At IGHR, I’ve found that in-depth learning experience. The people here are absolutely amazing, from the institute’s staff to the course coordinators and teachers to the students. In between classes, everyone is in conversation, and most of it centers around genealogical issues. For those who are new to the institute (like me), some of that discussion revolves around getting to know researchers on a personal level, or meeting researchers in person with whom one has only ever corresponded before.

Continue Reading

June 10, 2012

Samford University’s IGHR: Sunday

Today, I drove to Birmingham, Alabama, to participate in my first Institute of Genealogy and Historical Research (IGHR), held annually at Samford University. The campus is small but lovely, and everyone seems very nice. Classes start in the morning. I’m taking Course 3: Research in the South, Part 1, led by J. Mark Lowe, the course coordinator. We have a bevy of other good speakers for this course, namely Linda Woodward-Geiger, Deborah Abbott, and Michael Hait. I’m looking forward to hearing what these fine researchers have to say about the records, resources, and history of my native land.

May 28, 2012

In Remembrance

Ned Cohen Burrell
1917 – 1973
US Army, World War II

Edgar Calhoun “Johnny” Ledford
1954 – 2000
US Navy

Lake Randolph Ledford
1905 – 1980
US Navy, World War II

Thad J. Watson Sr.
1921 – 1944
US Army Air Corps, World War II

May 4, 2012

The Bell Research Center, Cumming, GA

Yesterday, I had the opportunity to visit the Bell Research Center, a wonderful resource for Northwest Georgia researchers.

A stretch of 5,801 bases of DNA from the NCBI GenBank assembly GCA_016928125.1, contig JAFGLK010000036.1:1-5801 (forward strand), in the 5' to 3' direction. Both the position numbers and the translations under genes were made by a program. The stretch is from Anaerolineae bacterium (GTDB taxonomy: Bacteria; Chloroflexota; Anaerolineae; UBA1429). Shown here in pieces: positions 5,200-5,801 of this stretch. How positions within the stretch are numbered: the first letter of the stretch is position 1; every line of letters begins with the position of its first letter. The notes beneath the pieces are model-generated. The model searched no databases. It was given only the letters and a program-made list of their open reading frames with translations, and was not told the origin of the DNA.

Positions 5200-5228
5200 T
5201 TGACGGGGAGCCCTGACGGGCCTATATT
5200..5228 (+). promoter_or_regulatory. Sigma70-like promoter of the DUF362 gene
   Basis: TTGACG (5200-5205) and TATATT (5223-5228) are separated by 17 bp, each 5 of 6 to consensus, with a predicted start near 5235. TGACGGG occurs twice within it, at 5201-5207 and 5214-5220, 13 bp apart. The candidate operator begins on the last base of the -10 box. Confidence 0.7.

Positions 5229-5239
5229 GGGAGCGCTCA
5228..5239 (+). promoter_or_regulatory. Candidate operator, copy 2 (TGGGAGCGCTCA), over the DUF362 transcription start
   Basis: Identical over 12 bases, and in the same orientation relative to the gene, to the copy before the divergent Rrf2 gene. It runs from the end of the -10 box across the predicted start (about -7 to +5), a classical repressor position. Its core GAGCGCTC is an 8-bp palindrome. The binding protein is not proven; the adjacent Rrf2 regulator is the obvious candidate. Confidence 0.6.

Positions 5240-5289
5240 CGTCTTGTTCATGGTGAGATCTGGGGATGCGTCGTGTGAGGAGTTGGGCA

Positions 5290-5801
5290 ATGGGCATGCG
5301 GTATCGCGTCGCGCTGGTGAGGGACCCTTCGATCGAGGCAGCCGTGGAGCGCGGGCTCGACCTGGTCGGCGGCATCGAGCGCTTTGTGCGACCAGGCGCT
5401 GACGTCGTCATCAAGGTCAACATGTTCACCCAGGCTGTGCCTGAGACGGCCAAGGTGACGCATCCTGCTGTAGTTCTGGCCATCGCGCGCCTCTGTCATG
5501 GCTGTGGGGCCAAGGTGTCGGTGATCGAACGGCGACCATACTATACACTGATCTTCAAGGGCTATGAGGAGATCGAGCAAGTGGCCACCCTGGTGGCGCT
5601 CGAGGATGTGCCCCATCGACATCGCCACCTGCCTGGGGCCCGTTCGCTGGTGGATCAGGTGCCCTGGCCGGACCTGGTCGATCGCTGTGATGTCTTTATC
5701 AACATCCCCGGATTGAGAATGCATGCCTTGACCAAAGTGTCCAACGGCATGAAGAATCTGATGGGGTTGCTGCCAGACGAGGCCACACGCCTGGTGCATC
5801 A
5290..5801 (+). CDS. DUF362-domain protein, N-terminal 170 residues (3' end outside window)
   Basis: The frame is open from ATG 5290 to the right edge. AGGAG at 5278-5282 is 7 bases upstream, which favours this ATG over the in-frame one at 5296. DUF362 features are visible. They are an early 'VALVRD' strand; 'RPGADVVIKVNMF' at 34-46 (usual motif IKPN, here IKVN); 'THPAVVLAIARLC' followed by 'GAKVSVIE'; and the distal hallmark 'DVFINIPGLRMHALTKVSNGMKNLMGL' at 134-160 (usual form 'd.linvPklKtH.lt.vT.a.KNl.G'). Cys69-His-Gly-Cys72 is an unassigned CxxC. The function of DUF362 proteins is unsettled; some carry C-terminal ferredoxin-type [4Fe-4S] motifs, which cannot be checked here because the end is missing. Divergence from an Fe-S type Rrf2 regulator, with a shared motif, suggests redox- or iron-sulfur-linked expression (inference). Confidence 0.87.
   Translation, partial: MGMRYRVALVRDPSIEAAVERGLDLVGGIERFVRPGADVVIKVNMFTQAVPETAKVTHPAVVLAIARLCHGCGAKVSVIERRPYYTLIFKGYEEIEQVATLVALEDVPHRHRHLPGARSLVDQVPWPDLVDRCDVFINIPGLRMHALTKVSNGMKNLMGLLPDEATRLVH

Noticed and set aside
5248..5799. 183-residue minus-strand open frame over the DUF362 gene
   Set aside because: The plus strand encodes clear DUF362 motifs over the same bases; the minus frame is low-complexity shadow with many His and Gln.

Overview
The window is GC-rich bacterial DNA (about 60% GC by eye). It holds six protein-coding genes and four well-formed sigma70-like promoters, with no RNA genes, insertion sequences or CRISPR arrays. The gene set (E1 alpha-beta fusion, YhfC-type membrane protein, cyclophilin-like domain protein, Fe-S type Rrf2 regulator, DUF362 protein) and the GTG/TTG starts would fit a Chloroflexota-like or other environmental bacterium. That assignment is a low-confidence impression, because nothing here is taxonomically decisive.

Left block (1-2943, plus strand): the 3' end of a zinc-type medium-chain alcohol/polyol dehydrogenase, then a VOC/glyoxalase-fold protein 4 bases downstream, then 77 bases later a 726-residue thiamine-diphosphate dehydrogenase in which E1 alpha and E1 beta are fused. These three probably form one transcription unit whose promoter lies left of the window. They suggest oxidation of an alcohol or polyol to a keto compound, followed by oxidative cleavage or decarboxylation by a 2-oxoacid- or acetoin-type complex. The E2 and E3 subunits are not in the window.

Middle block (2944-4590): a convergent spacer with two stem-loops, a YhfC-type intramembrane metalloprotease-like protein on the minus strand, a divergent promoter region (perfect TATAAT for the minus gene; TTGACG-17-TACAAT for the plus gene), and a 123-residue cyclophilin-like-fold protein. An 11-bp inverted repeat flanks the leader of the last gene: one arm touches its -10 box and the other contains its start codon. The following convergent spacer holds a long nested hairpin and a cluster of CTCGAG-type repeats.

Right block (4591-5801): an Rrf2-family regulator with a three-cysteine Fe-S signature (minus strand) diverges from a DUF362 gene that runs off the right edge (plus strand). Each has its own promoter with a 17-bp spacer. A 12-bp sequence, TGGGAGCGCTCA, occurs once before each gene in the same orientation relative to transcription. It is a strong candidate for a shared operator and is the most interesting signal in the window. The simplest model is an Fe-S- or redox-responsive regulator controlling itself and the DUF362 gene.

Established in 2004, the Bell Research Center is located in the Historic Cumming School at 100 School Street in Cumming, Forsyth County, GA, in a room adjoining the Historical Society. The Center houses a large collection of genealogical and historical publications, primarily for Georgia, North and South Carolina, and Virginia, but for other areas as well.

Of special interest is the collection of Civil War books occupying one segment of the floor-to-ceiling shelving. The Center also has nice sections of research volumes for other wars, including, but not limited to, the Revolutionary War and the War of 1812.

A complete index of research materials is available online.

There are some drawbacks to researching at the Bell Center, including the current lack of a microfilm reader which renders their microfilm collection unusable. For Forsyth County researchers, this shouldn’t be a problem, as the Center is within easy walking distance of the Forsyth County Courthouse, Administration Building, and Cumming City Hall.

The Bell Center is only open four hours per day during the week, which is a drawback for those who travel to visit their collection. It is open most of the day on Saturdays, however, and I would encourage out-of-town researchers to take advantage of these longer hours.

Finally, the Bell Center does not necessarily have an updated collection of Georgia publications. For instance, they have not yet obtained Paul K. Graham’s works on the 1805 and 1807 Georgia Land Lotteries, Georgia Land Lottery research, or his Atlas of East and Coastal Georgia Watercourses and Militia Districts, all of which are must-haves for Georgia researchers of those time periods and localities. The collection of published volumes for Georgia counties is also not complete, although most counties are well-represented, particularly with older, hard-to-find publications.

The Bell Center is only eight years old. Even considering its short life, the Center has an incredibly well-rounded collection of publications useful to genealogical and historical researchers for Georgia, the Carolinas, and Virginia. I’m certain that given time and the support of the research community, its collection will grow to become one of the most outstanding in the region, a feat the Center is already close to obtaining.